September 30, 2020 · 4:30 am
“There are two ways in which a Christian may view his money,” opined Bible expositor and author W. Graham Scroggie. How much of my money shall I use for God?” or “How much of God’s money shall I use for myself?”
Scroggie’s observation reminds us of Jehovah’s statement through the prophet Haggai, “The silver is Mine, and the gold is Mine” (2:8) Indeed, as the Psalmist penned, “The earth is the Lord’s, and everything in it, the world, and all who live in it” (Ps 24:1). Continue reading →
September 29, 2020 · 7:03 am
Last night’s leadership class at Manslick Road focused on the topic of attitude.
One of the students in the class related a study that concluded people who are often considered “lucky” by others, really just have a better attitude. And people who consider themselves unlucky, actually have a poor attitude.
It reminded me of this neat story. Continue reading →
September 28, 2020 · 8:20 am
There are certain people that when you say one name you think of another person. For example…
Abbott & Costello
Barnum & Bailey
Butch Cassidy & the Sundance Kid
Laurel & Hardy
Proctor & Gamble Continue reading →
September 27, 2020 · 4:27 am
COVID-19 has altered our lives in so many ways. And none more profoundly for pastors, preachers, and churches than the impact on our worship services.
All of my spring and summer meetings were canceled. In fact, most churches did not even assemble in their meeting houses for several weeks. During our travels to Montana and back to Florida, we were privileged to preach several Sundays at various congregations. Yet, it wasn’t quite the same. Continue reading →
September 26, 2020 · 4:26 am
As Willie Nelson sings, we’re “on the road again.” We’re on the way to Louisville, Kentucky, where I’m holding a meeting at the Masnlick Road Church. This is my first post-COVID-19 meeting. And it’s the first for the Manslick brethren. So, we solicit your prayers for a safe and successful week.
Following this, we have meetings and preaching appointments in Shelbyville, TN, Lexington, KY. Brownsburg, IN, Cosby TN. and then back to Florida for a meeting at the Coulter Rd church in Brandon in November. You may click here for specifics on our Fall Schedule. Continue reading →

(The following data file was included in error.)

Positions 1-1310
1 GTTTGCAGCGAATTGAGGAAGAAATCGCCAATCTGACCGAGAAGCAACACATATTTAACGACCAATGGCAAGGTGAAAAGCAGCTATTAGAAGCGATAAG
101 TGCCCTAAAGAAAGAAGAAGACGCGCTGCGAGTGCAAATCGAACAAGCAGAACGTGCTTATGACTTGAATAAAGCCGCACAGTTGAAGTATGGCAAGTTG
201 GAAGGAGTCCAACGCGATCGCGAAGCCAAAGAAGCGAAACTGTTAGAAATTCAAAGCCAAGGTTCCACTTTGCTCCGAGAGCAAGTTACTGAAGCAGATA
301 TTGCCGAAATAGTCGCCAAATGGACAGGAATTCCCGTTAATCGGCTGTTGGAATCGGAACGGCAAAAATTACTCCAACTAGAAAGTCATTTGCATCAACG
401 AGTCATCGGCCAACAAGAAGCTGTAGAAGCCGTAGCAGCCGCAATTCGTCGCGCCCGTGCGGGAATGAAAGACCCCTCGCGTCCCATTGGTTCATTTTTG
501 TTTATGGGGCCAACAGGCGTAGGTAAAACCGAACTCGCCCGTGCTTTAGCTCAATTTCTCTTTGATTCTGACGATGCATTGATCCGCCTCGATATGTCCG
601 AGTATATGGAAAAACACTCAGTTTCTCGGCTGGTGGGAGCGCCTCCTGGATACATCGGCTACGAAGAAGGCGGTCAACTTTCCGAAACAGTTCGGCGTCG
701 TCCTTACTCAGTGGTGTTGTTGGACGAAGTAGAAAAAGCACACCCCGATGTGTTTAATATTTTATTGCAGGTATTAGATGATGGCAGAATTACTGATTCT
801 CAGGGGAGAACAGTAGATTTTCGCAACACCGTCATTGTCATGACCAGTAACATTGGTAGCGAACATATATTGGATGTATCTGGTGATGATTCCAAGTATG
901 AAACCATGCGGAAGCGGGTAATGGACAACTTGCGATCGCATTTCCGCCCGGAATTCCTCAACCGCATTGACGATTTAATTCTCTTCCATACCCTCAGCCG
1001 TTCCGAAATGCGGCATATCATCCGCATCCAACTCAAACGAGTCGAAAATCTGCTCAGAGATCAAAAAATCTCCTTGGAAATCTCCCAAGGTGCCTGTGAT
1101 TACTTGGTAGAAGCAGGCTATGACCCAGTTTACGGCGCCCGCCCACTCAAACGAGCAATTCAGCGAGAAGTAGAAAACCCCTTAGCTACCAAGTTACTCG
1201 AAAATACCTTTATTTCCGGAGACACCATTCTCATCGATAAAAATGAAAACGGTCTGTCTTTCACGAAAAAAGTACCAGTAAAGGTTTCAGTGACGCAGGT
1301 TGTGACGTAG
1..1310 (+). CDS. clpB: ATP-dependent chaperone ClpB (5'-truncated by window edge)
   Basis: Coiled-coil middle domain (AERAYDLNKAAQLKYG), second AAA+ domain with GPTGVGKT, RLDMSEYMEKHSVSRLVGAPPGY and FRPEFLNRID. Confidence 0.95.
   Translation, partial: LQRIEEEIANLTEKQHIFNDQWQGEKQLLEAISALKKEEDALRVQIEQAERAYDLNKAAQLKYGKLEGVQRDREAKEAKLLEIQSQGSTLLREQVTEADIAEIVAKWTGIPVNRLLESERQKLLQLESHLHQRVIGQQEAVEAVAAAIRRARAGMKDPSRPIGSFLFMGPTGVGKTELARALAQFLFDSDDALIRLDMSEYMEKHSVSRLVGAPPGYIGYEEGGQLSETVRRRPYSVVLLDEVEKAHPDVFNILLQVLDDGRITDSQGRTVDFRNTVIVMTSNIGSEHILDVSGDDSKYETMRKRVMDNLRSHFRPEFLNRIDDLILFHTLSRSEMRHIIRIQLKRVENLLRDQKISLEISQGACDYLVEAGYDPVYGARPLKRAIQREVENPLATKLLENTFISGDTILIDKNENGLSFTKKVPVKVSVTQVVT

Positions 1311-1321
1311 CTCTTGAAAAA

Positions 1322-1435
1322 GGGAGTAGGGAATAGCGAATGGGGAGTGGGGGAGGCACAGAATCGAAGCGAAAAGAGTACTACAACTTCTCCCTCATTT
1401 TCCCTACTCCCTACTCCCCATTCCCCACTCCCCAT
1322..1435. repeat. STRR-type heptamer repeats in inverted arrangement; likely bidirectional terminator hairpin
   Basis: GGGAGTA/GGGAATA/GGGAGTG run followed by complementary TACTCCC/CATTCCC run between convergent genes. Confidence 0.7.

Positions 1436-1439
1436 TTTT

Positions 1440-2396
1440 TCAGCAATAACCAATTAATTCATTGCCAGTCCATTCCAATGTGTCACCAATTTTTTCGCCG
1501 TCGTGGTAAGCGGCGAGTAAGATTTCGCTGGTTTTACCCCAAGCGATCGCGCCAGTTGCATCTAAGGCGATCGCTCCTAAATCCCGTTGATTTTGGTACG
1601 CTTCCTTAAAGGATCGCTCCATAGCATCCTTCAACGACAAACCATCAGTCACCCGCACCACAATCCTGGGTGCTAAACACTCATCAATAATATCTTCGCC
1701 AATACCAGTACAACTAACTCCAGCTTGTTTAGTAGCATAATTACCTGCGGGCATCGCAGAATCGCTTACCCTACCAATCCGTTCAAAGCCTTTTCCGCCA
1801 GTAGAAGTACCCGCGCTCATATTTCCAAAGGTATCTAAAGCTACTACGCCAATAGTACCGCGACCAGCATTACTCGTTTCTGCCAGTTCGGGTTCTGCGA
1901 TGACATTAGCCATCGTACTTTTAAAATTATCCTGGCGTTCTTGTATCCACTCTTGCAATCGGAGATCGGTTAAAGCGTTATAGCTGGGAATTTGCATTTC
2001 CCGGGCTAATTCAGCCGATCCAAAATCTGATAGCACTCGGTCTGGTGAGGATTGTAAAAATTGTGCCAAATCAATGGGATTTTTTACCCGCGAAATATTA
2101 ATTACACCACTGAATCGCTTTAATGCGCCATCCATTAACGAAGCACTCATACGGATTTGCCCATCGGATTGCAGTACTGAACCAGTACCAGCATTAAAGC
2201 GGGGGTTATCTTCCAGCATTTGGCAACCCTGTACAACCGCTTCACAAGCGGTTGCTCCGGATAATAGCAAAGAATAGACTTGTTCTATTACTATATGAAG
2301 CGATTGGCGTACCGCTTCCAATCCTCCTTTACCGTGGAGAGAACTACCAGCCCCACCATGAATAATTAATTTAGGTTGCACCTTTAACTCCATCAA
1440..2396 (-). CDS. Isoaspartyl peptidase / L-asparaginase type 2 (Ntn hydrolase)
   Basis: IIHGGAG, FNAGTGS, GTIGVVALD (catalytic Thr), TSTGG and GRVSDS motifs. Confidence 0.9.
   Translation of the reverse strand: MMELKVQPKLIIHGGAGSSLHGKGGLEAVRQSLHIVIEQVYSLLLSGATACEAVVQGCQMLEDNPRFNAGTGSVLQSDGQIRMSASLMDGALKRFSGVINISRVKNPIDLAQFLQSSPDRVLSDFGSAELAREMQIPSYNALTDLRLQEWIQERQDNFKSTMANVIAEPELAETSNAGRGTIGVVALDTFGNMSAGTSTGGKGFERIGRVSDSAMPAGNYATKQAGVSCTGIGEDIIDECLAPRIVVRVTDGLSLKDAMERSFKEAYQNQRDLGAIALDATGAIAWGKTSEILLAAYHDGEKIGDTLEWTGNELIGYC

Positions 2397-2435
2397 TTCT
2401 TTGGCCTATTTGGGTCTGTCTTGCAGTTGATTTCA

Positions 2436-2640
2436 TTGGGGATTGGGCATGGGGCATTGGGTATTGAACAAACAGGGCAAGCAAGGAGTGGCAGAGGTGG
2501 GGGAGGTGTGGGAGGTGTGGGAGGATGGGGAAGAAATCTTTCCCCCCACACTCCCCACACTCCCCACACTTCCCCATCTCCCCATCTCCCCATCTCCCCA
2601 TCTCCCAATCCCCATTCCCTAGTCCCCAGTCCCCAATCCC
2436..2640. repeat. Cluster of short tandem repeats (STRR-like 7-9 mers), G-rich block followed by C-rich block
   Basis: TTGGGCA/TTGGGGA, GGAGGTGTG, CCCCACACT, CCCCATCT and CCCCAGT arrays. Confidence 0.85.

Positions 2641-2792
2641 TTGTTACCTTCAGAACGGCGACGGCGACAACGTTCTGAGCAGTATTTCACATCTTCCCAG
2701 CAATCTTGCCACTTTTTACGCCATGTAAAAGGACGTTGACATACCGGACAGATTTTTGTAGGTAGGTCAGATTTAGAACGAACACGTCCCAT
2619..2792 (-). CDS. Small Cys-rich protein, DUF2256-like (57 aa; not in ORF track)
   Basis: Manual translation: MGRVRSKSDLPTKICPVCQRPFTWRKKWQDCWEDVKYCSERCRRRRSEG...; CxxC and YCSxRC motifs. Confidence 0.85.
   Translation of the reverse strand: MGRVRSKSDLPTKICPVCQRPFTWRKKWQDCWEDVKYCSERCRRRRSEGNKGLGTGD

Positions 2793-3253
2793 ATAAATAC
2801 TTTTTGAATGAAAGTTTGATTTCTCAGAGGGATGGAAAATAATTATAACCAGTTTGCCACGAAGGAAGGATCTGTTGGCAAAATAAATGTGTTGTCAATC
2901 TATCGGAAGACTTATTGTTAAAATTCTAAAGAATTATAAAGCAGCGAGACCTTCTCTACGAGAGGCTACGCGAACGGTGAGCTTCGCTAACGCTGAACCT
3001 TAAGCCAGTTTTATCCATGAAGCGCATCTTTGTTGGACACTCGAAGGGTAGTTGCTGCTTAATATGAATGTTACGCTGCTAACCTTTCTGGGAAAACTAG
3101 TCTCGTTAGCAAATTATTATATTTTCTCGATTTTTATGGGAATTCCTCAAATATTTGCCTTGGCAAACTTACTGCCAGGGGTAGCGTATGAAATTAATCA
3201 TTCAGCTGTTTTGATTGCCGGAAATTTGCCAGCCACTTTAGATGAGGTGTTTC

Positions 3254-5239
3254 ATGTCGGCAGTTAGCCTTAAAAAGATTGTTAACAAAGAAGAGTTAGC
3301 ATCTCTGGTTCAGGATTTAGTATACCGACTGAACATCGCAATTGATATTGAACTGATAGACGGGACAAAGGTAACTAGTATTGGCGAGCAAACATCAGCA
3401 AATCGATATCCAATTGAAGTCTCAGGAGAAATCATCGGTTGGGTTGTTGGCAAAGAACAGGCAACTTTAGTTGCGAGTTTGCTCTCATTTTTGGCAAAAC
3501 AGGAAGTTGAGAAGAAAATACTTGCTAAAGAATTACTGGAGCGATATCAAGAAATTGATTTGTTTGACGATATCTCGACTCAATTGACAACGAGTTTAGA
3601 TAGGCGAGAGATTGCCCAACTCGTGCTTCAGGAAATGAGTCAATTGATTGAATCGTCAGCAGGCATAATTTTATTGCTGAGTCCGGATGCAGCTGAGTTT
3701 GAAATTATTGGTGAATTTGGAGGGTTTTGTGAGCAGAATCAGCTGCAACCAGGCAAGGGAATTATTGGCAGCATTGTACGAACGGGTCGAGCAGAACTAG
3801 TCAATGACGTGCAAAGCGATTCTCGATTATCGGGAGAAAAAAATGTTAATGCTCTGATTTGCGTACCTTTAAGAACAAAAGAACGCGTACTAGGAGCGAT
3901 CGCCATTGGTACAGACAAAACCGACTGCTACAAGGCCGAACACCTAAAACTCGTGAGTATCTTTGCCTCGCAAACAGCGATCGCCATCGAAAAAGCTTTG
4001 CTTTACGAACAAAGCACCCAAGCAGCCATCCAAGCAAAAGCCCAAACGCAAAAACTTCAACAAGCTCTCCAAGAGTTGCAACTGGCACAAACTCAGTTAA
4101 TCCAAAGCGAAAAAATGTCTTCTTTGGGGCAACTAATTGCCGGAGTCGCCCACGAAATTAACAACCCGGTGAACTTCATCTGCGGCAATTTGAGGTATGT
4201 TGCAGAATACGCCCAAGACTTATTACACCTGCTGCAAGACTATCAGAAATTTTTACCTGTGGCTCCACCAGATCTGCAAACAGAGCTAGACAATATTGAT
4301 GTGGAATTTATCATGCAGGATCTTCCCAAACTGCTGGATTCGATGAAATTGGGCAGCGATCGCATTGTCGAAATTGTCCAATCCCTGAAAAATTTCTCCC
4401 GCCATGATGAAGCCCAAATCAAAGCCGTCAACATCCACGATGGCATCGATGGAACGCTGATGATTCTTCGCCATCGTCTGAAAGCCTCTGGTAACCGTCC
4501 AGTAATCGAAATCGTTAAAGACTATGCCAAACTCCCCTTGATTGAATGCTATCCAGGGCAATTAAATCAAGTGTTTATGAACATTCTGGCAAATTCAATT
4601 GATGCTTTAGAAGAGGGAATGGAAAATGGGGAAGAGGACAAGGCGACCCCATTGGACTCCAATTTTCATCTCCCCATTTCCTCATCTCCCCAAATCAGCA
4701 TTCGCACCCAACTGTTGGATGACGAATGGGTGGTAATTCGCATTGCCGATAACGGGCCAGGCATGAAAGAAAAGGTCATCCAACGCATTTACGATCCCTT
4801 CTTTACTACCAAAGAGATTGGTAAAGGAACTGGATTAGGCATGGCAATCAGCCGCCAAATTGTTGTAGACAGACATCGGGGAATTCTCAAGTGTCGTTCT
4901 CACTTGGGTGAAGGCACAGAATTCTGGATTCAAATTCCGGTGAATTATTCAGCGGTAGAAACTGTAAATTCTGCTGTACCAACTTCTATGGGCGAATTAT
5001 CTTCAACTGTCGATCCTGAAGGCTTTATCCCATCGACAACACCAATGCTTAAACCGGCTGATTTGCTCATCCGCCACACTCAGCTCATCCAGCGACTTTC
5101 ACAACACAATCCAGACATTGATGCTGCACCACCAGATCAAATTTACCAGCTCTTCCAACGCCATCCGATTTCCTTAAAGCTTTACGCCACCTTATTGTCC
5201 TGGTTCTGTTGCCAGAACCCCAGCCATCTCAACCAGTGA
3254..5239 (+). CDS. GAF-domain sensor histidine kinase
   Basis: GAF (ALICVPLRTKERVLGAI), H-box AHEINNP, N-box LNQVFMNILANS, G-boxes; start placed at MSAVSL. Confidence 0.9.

September 25, 2020 · 4:25 am
Today we resume our new weekly column, Friday’s List to Live By.
This is the 10th post. If you’ve missed the previous 9, click here to catch up.
Today’s list identifies some of the qualities of wisdom from the book of Proverbs. Continue reading →
September 24, 2020 · 4:24 am
I received an e-mail the other day from Platform University asserting that “the Age of Information has ended.”
The point of the article was that we now have access an to overwhelming amount of information. The excitement and euphoria have worn off. And now we’re filtering out the daily deluge of announcements, advertisements, offers, solicitations, and notifications.
What is needed today, the authors opine, are real experts who can understand the information, analyze it, and provide interpretation, insight, and application. Continue reading →
September 23, 2020 · 7:37 am
John Wesley was about 21 years of age when he went to Oxford University. He came from a good home, was gifted with a keen mind and good looks. It’s said, however, he was a bit snobbish and sarcastic.
The devotional, Our Daily Bread, relates an incident that set in motion a change in Wesley’s heart. Continue reading →
September 22, 2020 · 7:45 am
The eminent Athenian philosopher Plato is credited with saying, “The good teacher does not write his message in ink that will fade; he writes it upon men.”
If that quote is accurate it says a lot about Plato, his teacher Socrates, and his most famous student, Aristotle. I wonder if the well-educated apostle Paul who learned from the leading first century Rabbinic authority, Gamaliel, had this in mind when he wrote these words in 1 Corinthians 3:1-2? Continue reading →
September 21, 2020 · 6:43 am
“You are Special” is the title of a children’s book by Max Lucado, in which he tells about a unique community of painted wooden people called Wemmicks.
The Wemmicks give each other gold stars for their achievements or a gray dot sticker for doing not well enough. Punchinello tries hard to receive gold stars from his fellow Wemmicks, but all he ever gets is gray dots. Sadly Punchinello thinks he isn’t very important or worth very much.
Then one day Punchinello meets another Wemmick, Lucia, who doesn’t have any stickers. Neither gold stars nor gray dots. Why? She explains the stickers will not stick to her. Punchinello doesn’t want any stickers on him either. So Lucia takes him to visit Eli, the maker of all Wemmicks. Continue reading →